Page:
Muslims around the world observe a month of fasting during the holy month of Ramzan, also known as Ramadan. Muslims completely submit to Allah’s Will by abstaining from eating, drinking, and other self-indulgent behaviors from sunrise till nightfall. Ramadan is the month that is commemorated in Pakistan with the greatest amount of reverence, seriousness, and submission.
Fasting is viewed as a time to purify one’s mind, spirit, and body rather than as a punishment. Everyone in this place prays, fasts, and revels in the straightforward yet sublime pleasures of the holy month with joy and fervor. When people first see the Ramadan moon, the excitement begins. As individuals begin stocking up on necessities in order to prepare for the fasting month, there is a flurry of activity in the streets well into the night. While the ladies begin to prepare the Suhoor (pre-dawn) meal, the males go to the mosques for Taraweeh prayers.
Month Of Holiness Or Inflation?
For Muslims around the world, Ramadan is one of the holiest months in the Islamic calendar. As far as Pakistan is concerned, it has long been customary for the inflation rate to rise during Ramadan. There are two distinct categories of Muslims in the nation who are looking forward to this month. For some people, it gives joy and benefits, while for others, it brings a significant sum of money. Yet when the cost of food reaches astronomical levels, it becomes a curse for the poor while the business community and hoarders who benefit as much as they can from this Ramadan month see it as a godsend.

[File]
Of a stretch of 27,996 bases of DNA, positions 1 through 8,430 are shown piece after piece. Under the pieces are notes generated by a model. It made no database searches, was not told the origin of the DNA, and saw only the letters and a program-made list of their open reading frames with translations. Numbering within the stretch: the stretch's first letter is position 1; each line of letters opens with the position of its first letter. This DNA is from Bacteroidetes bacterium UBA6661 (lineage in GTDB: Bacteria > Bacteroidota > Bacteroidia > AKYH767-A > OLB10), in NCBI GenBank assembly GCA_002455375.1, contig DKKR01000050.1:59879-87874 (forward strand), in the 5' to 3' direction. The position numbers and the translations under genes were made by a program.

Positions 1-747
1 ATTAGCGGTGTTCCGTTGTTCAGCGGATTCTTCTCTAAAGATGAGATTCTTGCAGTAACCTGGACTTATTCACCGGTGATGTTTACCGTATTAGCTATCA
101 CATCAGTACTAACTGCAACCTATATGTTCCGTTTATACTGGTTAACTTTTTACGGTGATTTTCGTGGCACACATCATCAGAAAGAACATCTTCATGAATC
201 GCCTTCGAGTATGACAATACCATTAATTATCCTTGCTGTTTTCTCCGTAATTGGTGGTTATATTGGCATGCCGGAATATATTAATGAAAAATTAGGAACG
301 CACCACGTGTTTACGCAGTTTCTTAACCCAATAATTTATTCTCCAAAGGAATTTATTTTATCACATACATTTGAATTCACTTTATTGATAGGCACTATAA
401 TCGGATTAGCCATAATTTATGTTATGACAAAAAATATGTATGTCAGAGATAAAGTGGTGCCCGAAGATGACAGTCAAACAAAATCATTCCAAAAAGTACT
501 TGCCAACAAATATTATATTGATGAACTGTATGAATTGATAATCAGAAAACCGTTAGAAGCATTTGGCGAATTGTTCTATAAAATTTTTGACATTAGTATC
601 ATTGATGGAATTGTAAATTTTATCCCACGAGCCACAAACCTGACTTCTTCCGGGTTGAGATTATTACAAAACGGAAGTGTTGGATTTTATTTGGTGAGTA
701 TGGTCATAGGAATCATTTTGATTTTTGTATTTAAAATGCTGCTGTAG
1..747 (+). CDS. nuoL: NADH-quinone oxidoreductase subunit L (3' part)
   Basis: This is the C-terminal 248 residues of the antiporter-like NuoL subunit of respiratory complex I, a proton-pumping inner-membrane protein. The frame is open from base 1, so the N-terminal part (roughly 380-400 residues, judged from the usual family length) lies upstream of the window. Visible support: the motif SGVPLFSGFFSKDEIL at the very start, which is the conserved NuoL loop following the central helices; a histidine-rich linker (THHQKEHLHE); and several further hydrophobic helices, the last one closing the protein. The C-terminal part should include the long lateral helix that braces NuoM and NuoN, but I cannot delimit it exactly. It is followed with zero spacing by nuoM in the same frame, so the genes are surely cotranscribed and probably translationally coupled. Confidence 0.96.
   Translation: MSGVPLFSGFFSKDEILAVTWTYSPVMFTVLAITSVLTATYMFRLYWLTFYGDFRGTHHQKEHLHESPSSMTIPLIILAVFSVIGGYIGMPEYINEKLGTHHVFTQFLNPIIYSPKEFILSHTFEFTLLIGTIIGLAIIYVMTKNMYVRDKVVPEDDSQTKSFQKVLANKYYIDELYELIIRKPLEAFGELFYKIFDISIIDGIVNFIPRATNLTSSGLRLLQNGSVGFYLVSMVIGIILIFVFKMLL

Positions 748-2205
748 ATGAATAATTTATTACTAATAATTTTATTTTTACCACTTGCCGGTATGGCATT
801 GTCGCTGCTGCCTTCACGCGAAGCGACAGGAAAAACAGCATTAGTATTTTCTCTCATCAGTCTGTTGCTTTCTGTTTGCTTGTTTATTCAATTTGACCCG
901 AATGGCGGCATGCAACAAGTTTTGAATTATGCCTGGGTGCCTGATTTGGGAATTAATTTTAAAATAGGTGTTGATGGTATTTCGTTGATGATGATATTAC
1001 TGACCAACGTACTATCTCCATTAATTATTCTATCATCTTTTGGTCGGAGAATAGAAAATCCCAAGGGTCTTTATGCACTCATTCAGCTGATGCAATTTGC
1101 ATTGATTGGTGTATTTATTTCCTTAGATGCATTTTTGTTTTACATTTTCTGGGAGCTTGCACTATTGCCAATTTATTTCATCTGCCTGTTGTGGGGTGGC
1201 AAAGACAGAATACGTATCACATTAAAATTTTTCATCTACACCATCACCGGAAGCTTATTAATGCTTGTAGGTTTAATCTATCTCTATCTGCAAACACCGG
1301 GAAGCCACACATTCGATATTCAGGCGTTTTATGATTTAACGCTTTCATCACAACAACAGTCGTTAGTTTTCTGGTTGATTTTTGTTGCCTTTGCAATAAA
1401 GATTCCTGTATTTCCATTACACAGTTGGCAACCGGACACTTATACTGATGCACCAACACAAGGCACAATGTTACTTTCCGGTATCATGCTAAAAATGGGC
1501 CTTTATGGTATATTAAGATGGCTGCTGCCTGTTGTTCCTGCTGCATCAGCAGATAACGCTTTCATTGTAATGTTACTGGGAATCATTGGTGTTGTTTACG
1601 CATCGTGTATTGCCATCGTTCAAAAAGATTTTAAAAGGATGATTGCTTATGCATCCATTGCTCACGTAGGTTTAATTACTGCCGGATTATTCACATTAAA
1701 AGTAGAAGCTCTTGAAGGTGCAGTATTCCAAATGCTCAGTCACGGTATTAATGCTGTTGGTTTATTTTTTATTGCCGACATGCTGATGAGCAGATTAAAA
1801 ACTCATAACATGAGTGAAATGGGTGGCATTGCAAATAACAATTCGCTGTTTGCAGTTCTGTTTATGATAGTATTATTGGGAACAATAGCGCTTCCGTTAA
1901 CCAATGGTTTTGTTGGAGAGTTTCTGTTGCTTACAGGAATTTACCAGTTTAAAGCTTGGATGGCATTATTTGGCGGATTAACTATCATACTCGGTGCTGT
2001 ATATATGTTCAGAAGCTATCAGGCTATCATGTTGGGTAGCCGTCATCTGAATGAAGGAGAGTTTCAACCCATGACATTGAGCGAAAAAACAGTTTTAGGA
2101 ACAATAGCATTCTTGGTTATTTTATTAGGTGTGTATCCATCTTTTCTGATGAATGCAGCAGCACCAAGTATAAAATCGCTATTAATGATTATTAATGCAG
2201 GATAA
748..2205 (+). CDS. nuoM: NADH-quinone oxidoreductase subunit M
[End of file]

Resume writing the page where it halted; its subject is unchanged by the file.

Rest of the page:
The majority of Pakistanis love a hearty breakfast like paratha (buttery flaky flatbread) served with their preferred curry. Another favorite is milk-soaked jalebis, which are crispy fried orange spirals. There is always tea served after breakfast, no matter what it is. Some homes just serve the typical breakfast fare of eggs of every description or omelet, along with thick, oiled parathas. With boiled eggs, juice, bread, and tea, the groups that are concerned with their figures want to keep things light. For others who are less fortunate, it can be meals from the previous evening. The wealthy, on the other hand, might go to one of the many opulent hotels to enjoy a five- or six-course meal. Talk about being extravagant.
In addition, due to the current economic climate, the poor people who make only a few hundred dollars each day after working all day have nothing to do, their lives are in danger, and they are concerned about setting their stoves on fire. They are confined to their homes, and there is no way for them to make money. Profiteering has emerged in this difficult situation, and while cutting their prices in honor of Ramadan, profiteers have increased the cost of daily food products at alarming rates.
Even though it is a Muslim nation, there is no leniency in the pricing of highly necessary and in-demand foods during the holy month of Ramadan, including flour, gram flour, oil, potatoes, tomatoes, lemons, sugar, red chilies, chicken, watermelon, dates, etc. There is a tremendous sense of oneness during the holy month, far more so than the rest of the year, despite the fact that this country is home to so many different cultures and sects.
Less people are at work and at school, and people return home earlier so they can relax and pray until iftar, or the breaking of the fast during the Maghrib (Sunset) Prayer. However, people exploit this and take days off from work. Every home should have the intriguing aroma of frying pakoras, which are grain-flour dumplings that are fried until crisp and then consumed with hot sauces. But what about those that cannot afford these? And the rich who can order “wholeheartedly” cause nothing but waste.